The history of Washington, D.C. is filled with natural drama - the burning of the White House, the existence of a slave trade in the nation's capital, the Civil War traumas, the machinations of "Boss" Alexander Shepherd, the demonstrations and riots of the last few decades, the fights for home rule and full representation in Congress.
Grace Bradford has fashioned all this into "This is Washington," a likable little musical pageant which is at Ford's Theater through Friday, prios to a trek across the stages of the Districk's public schools.
Bradford's performers are District high school students. Many of them still have more talent than skill. But they have invested plenty of energy into their performances, and Bradford has created some catchy material for them to perform. One singer, Samuel Hardy, sounds ready for the big leagues already.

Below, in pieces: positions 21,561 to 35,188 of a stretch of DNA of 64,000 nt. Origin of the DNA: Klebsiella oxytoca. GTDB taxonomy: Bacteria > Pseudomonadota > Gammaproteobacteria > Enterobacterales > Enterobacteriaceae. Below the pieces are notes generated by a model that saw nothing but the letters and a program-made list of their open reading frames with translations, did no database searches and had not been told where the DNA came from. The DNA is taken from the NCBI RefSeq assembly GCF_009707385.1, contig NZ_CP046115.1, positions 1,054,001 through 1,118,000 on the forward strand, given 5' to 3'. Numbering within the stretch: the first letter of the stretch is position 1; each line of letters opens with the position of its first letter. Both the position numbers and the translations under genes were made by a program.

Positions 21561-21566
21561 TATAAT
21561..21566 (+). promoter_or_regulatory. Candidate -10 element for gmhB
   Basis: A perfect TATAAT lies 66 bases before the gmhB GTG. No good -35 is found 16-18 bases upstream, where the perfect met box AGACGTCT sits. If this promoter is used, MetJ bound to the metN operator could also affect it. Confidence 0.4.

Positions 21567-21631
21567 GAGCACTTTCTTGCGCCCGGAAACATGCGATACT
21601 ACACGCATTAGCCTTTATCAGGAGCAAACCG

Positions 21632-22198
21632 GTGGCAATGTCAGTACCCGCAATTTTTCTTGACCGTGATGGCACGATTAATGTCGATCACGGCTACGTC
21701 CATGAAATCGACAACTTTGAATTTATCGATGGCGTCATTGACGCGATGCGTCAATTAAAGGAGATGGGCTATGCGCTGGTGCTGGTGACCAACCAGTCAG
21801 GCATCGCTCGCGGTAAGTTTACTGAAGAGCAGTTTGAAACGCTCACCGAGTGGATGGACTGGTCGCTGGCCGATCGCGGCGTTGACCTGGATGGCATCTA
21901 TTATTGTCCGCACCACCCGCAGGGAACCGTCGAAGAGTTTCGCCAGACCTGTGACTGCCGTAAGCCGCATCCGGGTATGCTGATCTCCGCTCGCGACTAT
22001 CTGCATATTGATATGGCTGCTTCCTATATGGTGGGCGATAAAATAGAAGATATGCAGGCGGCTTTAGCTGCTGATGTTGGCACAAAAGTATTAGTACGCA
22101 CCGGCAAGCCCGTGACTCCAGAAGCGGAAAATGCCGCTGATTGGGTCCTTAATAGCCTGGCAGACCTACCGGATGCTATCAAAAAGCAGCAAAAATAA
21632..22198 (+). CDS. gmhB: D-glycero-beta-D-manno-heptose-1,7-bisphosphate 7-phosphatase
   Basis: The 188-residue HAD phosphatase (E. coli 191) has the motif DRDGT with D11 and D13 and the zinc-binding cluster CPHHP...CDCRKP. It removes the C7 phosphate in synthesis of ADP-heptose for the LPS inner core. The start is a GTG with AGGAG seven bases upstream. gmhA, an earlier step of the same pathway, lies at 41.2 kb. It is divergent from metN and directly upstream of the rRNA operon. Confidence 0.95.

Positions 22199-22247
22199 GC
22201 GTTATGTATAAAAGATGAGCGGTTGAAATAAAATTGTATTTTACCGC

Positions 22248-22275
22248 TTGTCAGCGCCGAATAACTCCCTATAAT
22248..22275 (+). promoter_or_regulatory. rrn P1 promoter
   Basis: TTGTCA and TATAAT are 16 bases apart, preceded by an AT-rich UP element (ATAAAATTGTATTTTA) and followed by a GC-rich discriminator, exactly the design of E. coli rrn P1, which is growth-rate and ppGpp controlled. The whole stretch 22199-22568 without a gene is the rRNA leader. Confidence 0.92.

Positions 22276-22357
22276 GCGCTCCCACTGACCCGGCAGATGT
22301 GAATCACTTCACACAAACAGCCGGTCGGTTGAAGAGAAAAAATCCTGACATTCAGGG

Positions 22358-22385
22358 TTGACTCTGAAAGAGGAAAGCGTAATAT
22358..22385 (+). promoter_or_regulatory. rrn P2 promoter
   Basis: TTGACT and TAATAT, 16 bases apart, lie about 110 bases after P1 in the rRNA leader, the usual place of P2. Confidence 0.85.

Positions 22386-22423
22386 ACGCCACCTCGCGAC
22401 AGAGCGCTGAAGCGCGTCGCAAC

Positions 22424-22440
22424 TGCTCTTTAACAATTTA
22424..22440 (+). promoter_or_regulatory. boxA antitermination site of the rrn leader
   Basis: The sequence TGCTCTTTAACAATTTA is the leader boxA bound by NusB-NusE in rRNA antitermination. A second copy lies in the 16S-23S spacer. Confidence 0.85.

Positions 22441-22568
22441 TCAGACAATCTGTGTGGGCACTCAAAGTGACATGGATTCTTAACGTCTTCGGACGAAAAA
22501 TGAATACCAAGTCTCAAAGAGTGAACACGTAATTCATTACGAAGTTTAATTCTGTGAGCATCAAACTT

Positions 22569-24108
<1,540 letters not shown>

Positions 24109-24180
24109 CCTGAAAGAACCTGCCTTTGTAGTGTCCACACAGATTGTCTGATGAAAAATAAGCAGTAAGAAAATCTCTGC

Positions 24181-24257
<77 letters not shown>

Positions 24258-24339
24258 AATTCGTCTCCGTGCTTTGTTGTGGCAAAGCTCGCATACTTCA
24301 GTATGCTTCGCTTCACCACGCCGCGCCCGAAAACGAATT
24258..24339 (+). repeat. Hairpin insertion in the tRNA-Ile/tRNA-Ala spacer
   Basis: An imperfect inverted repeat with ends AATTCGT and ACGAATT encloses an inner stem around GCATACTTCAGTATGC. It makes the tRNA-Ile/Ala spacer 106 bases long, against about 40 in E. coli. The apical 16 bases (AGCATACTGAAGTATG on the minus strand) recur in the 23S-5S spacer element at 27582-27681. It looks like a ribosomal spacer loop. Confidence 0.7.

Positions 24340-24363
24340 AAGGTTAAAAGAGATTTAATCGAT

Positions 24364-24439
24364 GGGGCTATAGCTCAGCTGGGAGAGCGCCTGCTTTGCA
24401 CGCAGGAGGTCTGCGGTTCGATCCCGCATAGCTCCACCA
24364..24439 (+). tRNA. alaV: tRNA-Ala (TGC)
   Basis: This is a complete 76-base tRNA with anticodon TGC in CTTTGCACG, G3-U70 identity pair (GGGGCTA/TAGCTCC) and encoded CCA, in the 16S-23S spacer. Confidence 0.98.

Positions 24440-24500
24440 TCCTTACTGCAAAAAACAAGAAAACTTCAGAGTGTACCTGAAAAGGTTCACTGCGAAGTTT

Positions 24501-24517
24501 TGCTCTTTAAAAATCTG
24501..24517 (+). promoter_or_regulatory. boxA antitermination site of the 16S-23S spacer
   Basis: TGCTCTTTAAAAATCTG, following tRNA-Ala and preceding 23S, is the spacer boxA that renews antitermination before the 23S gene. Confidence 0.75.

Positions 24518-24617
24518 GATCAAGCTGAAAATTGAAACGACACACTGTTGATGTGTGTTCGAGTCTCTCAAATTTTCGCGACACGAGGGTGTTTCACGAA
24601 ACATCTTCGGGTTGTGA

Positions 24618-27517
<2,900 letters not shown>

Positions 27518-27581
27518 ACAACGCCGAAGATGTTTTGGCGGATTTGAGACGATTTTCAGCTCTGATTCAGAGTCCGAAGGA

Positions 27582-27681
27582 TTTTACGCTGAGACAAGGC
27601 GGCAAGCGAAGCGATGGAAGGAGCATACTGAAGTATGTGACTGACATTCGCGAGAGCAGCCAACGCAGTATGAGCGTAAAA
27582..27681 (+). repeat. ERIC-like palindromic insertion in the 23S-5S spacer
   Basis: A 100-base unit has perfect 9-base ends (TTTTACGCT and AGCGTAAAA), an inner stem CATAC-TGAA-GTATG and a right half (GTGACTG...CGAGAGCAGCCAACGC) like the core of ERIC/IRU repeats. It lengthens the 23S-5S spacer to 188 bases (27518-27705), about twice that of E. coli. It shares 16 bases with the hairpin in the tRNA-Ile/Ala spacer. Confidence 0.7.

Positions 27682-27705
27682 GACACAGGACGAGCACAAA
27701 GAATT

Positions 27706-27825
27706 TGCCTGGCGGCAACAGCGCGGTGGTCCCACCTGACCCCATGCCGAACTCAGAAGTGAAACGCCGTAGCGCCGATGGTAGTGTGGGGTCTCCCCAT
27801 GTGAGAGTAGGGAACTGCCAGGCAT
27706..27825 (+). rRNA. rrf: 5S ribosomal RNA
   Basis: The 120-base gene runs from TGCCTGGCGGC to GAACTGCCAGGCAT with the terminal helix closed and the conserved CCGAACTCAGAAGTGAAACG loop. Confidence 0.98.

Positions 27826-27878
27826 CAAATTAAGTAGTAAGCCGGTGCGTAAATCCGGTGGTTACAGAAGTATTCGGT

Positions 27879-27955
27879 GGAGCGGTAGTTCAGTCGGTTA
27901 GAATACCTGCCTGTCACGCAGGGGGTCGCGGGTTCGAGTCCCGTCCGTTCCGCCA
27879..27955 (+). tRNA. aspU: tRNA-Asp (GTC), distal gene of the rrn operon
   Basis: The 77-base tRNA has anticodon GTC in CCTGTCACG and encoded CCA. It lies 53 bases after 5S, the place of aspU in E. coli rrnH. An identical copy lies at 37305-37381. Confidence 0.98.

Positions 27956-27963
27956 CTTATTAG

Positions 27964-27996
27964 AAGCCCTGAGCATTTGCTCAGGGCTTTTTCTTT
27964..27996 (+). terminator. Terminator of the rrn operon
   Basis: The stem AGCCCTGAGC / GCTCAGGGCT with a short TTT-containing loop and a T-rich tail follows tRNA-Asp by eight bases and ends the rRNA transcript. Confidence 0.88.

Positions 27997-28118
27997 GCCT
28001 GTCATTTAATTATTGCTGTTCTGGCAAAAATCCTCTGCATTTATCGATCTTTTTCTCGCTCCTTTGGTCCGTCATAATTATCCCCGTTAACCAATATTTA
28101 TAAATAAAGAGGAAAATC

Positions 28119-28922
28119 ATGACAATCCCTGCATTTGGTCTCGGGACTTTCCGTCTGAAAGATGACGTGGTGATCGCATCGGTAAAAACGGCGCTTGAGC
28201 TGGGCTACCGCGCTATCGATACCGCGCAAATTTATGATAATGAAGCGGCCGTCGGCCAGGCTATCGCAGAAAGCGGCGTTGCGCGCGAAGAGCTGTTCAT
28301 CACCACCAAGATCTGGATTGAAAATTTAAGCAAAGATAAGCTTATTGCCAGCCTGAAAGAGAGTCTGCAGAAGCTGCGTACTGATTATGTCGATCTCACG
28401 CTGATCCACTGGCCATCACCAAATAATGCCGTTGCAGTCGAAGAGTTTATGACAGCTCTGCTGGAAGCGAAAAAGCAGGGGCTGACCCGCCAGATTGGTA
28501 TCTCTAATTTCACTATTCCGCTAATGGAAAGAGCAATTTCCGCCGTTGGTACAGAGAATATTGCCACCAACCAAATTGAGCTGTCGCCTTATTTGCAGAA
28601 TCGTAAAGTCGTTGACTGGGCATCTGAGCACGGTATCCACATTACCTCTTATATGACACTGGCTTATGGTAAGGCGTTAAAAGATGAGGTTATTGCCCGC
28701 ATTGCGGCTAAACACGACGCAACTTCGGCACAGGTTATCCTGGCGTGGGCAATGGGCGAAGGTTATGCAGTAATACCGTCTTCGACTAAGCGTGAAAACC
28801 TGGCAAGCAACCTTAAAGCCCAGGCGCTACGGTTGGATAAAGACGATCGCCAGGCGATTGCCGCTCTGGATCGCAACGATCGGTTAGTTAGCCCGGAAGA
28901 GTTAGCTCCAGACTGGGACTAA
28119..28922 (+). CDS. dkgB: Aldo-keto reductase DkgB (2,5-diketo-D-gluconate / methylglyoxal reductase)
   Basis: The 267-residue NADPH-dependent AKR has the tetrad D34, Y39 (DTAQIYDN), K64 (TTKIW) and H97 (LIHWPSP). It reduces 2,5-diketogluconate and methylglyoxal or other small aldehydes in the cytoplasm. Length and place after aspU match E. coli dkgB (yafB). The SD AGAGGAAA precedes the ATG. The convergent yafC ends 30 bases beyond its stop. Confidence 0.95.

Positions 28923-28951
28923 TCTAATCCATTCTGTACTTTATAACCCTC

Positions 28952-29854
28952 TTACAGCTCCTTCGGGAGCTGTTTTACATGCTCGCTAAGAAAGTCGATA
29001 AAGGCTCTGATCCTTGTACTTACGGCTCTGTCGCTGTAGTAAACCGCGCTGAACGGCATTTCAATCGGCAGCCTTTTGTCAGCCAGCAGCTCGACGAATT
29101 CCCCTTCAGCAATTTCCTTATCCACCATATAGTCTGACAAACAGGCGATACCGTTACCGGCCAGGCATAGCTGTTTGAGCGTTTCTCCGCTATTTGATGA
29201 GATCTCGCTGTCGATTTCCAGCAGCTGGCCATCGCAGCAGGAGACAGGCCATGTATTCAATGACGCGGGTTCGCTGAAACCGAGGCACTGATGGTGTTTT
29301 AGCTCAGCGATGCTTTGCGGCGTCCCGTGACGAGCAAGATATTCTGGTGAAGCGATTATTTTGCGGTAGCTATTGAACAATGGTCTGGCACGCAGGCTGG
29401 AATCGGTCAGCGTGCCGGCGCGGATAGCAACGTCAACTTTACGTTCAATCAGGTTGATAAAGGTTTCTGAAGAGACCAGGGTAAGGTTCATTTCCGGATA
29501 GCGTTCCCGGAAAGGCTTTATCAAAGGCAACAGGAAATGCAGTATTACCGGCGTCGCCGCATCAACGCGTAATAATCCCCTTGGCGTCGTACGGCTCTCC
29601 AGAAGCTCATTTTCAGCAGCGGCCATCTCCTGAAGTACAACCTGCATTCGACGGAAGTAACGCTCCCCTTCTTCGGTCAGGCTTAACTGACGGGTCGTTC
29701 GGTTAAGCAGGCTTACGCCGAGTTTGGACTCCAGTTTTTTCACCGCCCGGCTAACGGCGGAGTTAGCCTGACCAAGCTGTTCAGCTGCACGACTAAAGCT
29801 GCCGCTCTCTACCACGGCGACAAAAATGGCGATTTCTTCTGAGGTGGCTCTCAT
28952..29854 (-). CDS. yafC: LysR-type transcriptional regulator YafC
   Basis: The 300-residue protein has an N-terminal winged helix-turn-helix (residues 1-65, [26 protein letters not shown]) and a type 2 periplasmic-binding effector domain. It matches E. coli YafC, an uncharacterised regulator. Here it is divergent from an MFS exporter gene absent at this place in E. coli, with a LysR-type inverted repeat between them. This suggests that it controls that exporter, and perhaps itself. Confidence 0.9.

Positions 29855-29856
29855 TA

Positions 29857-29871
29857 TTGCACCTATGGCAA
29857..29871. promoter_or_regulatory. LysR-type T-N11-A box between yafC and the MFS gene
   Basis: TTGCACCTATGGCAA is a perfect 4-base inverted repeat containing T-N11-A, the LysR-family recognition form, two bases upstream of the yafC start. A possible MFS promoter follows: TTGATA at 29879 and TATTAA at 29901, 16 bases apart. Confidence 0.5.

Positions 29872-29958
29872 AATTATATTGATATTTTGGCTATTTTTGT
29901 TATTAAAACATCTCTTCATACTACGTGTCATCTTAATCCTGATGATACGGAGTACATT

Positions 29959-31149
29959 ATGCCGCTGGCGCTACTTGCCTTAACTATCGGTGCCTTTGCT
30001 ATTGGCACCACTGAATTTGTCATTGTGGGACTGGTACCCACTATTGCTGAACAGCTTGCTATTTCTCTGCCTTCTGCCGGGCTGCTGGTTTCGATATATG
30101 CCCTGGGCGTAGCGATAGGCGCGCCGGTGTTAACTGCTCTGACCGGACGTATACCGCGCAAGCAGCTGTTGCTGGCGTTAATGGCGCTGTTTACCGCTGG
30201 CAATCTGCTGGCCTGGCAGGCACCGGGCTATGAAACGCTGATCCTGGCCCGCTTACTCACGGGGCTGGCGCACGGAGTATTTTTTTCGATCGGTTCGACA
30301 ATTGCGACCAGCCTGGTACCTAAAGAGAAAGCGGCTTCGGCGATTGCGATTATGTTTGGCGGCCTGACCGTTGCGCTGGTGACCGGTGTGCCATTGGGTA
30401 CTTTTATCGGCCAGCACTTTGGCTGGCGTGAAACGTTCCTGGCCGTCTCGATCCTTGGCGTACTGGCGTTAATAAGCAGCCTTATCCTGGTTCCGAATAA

The cast is divided between blacks and whites. Unpleasant racial history is not overlooked despite the generally upbeat mood.
The second act needs streamlining. First to go should be a distracting number that interrupts the chronological narrative with a recitation of names of notable Washingtonians. The list includes four names of officials of institutions that helped put the show together. Spare us such plugs.
It's a minor slip, however, in an otherwise handsome and inventive tribute to a buoyant and sometimes beautiful city.